No matter how you look at it, every raiding guild needs a healthy mixture of specs. Even though a boss can drop multiples of the same item -- and trust me, the next time I see three helms drop from Atramedes, I may have a complete mental breakdown -- you still want to make sure that there is a relatively even distribution of armor categories in a given raid. This allows for the raid group to make the most of out of every drop that it does manage to get.

It may be possible that, say, affliction warlocks are the highest DPS spec in the game right now, and so you want to try and stack as many of them as you can into a single raiding group. So you grab eight of them. With eight warlocks in the raid (and presumably at least one mage of some variety), that's quite a large number of people who are going to need the exact same gear.

As I said, armor distribution is far better now than it used to be, but having a broad raid composition still leads to better distribution of loot. It allows more items to be used and fewer to be sharded -- particularly in the case of balance druids.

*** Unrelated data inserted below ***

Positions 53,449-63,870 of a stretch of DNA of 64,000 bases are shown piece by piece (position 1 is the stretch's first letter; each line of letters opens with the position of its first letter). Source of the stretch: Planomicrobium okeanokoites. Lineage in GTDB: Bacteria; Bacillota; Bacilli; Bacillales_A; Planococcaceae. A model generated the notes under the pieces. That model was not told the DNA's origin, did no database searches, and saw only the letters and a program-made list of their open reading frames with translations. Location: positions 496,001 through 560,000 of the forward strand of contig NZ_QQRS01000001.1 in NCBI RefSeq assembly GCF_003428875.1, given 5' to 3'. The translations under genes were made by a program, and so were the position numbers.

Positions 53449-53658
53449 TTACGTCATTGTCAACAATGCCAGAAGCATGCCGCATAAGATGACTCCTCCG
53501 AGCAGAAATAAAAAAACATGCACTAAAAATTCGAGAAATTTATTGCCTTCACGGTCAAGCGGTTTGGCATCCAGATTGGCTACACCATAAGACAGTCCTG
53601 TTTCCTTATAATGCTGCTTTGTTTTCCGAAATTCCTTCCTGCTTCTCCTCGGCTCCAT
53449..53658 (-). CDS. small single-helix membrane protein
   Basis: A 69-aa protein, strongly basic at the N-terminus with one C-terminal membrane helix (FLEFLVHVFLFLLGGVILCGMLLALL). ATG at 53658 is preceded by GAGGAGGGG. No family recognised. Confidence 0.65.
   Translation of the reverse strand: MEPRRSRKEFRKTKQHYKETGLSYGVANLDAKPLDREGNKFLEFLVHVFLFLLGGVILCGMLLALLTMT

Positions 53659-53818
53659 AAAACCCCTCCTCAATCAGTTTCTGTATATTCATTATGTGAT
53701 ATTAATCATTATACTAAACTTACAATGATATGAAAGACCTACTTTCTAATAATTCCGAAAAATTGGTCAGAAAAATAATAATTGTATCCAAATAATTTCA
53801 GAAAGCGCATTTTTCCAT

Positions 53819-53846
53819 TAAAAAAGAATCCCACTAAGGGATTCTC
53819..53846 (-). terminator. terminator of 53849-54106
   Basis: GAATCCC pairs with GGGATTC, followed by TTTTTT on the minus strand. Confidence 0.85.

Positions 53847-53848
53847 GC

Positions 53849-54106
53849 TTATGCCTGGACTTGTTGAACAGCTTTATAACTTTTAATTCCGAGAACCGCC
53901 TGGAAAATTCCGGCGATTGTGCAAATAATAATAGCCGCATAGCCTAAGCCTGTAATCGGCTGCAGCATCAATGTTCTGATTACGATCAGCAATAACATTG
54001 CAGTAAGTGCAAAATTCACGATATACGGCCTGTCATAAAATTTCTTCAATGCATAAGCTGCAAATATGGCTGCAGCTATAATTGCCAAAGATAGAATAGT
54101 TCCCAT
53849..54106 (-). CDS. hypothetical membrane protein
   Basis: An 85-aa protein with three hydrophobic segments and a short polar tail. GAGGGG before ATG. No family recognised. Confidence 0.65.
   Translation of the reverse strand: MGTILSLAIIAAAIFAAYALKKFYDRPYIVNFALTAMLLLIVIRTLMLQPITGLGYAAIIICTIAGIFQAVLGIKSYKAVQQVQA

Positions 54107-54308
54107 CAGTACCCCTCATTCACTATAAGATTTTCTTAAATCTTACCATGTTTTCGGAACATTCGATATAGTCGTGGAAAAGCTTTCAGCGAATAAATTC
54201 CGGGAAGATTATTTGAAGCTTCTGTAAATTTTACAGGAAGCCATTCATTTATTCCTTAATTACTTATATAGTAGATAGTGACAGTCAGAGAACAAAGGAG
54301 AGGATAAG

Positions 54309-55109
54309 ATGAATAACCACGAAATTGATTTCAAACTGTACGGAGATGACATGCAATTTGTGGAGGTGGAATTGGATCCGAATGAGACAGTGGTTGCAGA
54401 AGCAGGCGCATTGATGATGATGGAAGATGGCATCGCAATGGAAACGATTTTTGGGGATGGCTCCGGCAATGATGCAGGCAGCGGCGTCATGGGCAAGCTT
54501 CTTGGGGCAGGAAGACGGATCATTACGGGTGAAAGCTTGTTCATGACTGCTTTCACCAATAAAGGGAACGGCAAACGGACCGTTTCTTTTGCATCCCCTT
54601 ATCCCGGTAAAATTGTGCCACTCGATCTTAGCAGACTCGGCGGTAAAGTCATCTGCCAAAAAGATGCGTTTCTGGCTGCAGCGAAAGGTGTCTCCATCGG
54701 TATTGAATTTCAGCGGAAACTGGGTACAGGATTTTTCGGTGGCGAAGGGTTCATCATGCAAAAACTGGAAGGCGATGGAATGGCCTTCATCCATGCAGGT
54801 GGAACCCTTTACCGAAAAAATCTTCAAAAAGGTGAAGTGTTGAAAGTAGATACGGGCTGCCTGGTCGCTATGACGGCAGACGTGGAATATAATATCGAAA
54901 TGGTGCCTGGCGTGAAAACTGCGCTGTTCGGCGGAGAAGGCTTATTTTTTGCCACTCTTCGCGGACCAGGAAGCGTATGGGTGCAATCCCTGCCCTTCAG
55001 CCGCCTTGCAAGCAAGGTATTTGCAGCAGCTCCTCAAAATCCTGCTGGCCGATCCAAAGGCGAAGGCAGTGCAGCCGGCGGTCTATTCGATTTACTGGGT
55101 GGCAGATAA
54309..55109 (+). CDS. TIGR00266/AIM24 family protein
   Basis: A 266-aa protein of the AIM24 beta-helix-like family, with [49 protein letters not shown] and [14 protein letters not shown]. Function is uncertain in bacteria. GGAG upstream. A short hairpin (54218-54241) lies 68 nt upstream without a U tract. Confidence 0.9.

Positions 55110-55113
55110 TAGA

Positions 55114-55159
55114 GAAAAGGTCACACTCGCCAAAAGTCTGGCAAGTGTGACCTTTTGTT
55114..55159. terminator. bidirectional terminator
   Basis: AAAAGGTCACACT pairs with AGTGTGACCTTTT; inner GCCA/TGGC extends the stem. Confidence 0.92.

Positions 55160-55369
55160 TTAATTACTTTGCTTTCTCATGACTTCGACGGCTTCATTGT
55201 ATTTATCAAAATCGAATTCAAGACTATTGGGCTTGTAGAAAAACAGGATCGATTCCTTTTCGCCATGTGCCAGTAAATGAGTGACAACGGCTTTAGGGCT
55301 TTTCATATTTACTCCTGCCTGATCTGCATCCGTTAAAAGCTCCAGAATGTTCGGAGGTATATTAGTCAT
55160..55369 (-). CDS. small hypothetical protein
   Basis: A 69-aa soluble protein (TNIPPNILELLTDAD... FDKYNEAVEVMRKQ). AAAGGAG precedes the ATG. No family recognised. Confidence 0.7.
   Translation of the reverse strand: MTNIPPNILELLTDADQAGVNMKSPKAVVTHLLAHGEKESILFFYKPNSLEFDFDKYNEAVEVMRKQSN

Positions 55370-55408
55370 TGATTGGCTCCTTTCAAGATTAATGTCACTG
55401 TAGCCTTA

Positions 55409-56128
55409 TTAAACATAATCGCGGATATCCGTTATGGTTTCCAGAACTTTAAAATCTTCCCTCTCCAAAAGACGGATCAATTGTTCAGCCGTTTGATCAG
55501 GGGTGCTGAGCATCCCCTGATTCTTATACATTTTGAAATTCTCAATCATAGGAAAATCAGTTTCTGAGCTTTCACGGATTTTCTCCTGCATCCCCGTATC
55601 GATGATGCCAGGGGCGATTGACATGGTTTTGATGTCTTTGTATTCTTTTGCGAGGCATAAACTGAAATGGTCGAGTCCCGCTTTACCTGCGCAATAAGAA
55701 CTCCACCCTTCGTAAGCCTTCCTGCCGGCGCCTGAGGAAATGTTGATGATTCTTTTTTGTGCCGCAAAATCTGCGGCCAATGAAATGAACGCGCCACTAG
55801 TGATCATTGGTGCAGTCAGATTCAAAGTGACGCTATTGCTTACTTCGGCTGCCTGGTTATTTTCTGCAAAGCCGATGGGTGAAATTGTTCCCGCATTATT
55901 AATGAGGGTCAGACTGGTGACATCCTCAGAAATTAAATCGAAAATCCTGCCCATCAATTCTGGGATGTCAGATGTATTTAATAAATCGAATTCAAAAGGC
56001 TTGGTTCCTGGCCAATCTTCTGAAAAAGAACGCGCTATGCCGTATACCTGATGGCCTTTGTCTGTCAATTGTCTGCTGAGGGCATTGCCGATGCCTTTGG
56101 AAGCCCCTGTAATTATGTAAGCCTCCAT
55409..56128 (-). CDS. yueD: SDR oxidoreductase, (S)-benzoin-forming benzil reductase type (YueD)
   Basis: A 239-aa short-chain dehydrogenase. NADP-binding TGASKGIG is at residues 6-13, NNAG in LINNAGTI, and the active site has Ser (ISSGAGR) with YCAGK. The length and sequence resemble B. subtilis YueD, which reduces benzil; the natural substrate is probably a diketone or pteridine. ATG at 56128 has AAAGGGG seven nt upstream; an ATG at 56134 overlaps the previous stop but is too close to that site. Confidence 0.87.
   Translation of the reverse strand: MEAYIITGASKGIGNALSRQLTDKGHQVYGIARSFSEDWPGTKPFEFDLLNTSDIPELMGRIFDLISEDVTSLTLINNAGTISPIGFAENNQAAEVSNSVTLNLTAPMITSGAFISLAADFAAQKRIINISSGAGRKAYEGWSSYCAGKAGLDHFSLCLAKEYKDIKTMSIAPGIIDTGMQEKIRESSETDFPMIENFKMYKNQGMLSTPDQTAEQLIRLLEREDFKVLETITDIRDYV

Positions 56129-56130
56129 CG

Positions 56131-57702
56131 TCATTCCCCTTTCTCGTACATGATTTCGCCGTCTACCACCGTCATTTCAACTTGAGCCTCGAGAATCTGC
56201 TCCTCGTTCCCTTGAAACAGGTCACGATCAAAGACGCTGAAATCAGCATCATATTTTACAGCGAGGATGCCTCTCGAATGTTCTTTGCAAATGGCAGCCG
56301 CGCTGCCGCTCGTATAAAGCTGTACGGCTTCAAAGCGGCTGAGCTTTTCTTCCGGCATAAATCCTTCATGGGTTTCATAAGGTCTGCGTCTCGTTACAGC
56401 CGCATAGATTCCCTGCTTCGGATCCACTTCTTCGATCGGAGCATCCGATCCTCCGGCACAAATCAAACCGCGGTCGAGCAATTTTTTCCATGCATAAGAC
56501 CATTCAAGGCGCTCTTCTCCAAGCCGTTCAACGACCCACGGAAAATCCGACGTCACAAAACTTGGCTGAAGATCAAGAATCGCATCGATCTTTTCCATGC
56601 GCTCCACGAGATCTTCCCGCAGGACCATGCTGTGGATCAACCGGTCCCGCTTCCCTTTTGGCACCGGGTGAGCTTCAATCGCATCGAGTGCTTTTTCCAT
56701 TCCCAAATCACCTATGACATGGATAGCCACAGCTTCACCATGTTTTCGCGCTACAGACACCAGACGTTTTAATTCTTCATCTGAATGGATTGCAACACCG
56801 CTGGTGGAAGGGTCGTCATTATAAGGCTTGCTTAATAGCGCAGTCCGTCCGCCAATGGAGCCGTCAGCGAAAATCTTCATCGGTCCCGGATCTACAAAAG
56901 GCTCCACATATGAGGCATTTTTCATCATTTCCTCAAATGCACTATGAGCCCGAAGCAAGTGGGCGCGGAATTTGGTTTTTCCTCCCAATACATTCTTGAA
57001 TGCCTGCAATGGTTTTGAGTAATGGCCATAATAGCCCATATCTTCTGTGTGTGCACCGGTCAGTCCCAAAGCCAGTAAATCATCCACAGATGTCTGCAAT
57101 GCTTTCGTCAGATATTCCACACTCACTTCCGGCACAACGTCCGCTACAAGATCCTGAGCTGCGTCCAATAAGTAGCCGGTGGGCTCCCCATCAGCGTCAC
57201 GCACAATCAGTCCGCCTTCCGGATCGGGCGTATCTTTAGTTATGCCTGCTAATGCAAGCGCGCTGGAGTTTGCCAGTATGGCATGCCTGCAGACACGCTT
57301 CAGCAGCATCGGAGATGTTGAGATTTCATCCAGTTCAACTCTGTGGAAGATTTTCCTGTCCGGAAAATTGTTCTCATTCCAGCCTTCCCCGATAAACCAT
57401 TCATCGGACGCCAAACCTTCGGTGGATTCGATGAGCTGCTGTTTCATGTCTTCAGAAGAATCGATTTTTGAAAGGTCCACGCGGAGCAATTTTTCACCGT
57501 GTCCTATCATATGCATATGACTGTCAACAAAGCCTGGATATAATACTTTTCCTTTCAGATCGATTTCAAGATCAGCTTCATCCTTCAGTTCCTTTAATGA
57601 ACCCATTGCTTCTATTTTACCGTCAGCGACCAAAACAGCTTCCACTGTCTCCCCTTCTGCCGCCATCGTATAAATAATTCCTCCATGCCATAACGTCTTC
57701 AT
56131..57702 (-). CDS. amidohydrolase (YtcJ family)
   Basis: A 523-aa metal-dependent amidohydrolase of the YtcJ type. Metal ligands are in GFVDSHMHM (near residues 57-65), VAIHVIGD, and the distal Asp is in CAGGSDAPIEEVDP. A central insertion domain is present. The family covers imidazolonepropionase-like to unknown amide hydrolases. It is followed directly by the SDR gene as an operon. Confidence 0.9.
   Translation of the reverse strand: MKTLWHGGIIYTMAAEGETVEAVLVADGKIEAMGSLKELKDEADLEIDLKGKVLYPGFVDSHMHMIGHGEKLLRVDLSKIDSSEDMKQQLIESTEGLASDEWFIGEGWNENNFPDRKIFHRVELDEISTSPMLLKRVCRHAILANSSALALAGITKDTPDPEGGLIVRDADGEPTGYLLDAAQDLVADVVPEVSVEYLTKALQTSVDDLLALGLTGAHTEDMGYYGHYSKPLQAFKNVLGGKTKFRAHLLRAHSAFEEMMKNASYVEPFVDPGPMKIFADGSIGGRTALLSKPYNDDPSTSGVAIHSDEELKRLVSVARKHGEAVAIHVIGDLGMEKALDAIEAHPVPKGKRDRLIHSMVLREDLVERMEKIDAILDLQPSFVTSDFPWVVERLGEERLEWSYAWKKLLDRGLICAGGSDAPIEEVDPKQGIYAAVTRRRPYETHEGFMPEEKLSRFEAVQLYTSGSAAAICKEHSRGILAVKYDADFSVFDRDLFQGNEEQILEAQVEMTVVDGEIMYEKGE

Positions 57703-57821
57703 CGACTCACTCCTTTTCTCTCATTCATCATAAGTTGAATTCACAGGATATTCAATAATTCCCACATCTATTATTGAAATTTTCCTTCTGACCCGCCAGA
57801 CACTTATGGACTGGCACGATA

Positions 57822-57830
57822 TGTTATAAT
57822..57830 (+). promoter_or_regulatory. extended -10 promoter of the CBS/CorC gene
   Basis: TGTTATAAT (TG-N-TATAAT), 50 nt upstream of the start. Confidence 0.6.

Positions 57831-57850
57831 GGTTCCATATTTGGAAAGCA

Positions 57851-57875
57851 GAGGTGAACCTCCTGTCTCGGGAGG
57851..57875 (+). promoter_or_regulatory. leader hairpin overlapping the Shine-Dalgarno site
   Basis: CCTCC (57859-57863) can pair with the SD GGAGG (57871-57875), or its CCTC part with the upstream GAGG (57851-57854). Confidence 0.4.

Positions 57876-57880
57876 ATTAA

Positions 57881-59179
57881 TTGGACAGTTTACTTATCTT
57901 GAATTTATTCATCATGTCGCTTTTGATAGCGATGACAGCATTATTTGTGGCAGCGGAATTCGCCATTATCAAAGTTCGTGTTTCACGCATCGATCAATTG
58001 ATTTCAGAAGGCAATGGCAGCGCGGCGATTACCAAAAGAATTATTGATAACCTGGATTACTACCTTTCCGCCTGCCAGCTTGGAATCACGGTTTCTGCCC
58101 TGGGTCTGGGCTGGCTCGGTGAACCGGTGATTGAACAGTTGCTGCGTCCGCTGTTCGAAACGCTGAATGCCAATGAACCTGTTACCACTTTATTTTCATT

A raid group usually isn't going to have many leather spell casters. My raids only have two, with a tree and myself. Even if your guild is heavy on restoration druids, that means you raid with, what, three at most? I'd say that two restoration druids is usually about the average for any given guild. With that few players who need such niche itemization, you really want to make sure that you have some in order to avoid instantly dusting any leather caster gear right off the bat.